The 18-year-old Hendrickson outjumped Takanashi with a 106-meter effort on the normal hill in the first round and scored a total of 253.7 points. Her Japanese rival finished with 251.0.
Both jumped 103 meters in the second round.
"I can't even put it into words right now," said Hendrickson, of Park City, Utah. "I'm so happy. I had confidence on this hill and I knew I could have good jumps. But standing at the top of the first round, my heart was beating and everything was shaking and I didn't know if I could pull it off. But obviously I pulled together two good jumps."
Austria's Jacqueline Seifriedsberger was third with a total of 237.2 points. Her best effort of 104 meters came in the first round.
It is a positive sign for Hendrickson ahead of next year's Olympics, where women's ski jumping will feature for the first time.
"The first jump is really important for me mentally," Hendrickson said. "If I can have a good first jump I know I can have a good second jump. If I have a hard first jump sometimes I mentally shut down, so that was really important for me.
"Before the second jump it was snowing a bit up there so that blocked out the sound, which I really like. So I had no idea how far Sara went on the second round. I could hear the crowd roar but you never know with that. I just knew I had to do my jump and forget about the other stuff."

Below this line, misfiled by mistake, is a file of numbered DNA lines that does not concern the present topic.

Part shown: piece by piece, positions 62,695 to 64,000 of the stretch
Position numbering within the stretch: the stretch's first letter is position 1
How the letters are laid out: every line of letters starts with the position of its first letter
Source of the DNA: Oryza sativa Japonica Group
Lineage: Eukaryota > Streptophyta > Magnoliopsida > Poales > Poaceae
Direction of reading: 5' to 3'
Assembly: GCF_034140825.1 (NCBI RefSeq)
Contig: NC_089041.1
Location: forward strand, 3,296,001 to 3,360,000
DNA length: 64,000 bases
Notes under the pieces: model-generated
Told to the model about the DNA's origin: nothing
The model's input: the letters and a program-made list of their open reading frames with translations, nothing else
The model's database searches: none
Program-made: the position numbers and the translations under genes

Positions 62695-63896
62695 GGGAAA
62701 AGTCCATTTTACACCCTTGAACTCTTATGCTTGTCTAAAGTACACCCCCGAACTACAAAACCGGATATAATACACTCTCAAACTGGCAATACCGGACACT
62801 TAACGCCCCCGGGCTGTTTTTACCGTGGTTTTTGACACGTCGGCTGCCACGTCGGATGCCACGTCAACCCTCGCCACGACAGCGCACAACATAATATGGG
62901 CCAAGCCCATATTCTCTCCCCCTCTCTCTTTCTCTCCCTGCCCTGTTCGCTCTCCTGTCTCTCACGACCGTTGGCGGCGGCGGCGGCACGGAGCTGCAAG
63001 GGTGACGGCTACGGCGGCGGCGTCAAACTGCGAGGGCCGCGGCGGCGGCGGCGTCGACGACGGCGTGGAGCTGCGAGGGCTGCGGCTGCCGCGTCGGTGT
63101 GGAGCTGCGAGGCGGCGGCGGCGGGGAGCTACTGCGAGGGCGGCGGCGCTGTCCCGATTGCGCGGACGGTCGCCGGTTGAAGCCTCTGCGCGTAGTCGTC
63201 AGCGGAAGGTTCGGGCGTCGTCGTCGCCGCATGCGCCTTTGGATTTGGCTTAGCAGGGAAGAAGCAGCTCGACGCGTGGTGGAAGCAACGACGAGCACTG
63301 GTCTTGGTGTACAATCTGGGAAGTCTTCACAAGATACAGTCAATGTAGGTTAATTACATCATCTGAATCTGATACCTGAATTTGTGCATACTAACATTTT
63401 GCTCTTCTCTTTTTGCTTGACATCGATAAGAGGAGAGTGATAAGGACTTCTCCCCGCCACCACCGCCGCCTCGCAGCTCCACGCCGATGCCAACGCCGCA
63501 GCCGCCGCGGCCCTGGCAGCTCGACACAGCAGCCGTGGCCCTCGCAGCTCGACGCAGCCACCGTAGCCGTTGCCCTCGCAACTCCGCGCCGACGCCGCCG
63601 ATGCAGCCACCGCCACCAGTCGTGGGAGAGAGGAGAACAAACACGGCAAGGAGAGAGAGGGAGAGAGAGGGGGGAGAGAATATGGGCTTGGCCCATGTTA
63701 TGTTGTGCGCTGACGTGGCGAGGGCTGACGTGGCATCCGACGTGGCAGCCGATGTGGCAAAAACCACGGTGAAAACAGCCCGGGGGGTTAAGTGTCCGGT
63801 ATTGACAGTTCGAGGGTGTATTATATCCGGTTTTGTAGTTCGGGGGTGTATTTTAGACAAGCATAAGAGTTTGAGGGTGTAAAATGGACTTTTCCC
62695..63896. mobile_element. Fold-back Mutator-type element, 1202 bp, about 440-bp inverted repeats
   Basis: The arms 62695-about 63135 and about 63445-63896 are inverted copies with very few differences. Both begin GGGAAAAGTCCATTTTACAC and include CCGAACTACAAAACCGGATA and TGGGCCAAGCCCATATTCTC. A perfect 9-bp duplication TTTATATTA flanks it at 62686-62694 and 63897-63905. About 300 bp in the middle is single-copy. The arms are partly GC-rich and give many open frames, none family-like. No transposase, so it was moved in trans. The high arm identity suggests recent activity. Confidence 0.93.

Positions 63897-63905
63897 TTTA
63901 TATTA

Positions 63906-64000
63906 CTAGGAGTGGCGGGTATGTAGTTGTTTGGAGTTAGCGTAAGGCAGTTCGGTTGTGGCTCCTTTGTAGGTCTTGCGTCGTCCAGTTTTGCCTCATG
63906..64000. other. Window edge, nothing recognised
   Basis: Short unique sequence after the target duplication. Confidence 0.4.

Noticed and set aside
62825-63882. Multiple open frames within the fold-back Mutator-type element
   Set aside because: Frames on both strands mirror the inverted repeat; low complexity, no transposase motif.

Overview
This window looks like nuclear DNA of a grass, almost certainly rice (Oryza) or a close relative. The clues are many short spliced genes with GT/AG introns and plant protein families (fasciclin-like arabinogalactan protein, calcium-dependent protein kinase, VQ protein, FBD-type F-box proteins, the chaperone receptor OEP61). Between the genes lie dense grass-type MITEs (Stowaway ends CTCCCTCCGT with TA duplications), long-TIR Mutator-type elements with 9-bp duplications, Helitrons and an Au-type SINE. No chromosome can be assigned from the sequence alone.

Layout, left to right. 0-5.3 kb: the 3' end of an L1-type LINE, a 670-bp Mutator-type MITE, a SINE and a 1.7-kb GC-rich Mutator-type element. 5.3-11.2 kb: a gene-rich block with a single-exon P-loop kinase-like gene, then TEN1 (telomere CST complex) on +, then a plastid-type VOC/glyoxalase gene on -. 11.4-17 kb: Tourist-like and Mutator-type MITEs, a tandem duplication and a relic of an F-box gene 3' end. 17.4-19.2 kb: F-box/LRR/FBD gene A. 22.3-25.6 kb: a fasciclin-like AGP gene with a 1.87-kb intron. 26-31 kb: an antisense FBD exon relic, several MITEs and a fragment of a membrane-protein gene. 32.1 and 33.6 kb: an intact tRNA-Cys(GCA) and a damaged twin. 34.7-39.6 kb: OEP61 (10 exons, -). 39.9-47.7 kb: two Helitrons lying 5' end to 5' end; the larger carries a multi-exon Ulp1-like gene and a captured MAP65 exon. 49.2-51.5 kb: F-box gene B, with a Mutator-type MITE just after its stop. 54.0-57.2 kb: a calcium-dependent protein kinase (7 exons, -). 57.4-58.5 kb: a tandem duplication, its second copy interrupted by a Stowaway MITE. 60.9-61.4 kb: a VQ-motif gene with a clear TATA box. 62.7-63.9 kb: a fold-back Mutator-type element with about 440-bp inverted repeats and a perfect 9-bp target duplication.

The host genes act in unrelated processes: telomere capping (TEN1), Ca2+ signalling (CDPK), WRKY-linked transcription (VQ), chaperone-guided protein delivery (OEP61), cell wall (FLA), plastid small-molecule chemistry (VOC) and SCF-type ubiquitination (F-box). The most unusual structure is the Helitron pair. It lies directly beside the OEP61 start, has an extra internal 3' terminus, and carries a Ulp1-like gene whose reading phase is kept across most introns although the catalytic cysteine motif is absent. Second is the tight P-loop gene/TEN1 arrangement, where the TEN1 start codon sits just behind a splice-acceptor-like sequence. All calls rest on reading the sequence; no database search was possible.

The 16-year-old Takanashi has won the last four World Cup events and also triumphed in the junior world championship last month, where Hendrickson finished sixth.
"Sarah is my strongest rival, my favorite jumper," Takanashi said. "The world championships are very different to World Cup events. All I can do is do my best."
Hendrickson won back-to-back World Cup events on the same hill at Val di Fiemme last season, setting the hill record with a 108-meter effort.
She dedicated the win to coach Paolo Bernardi, who comes from the region whose mother died this month.
"This is hometown for Paolo, where he was born and raised," Hendrickson said. "His dad basically built these ski jumps. I've had an amazing relationship with him over the past two years he's been coaching us, so to share this in his hometown is awesome. No words needed to be exchanged, just all hugs and happiness."
She is the second American to become the women's world champion after Lindsey Van won the inaugural event in 2009 in Liberec, Czech Republic. Van finished 16th on Friday.
Defending champion Daniela Iraschko of Austria was ruled out with an injury.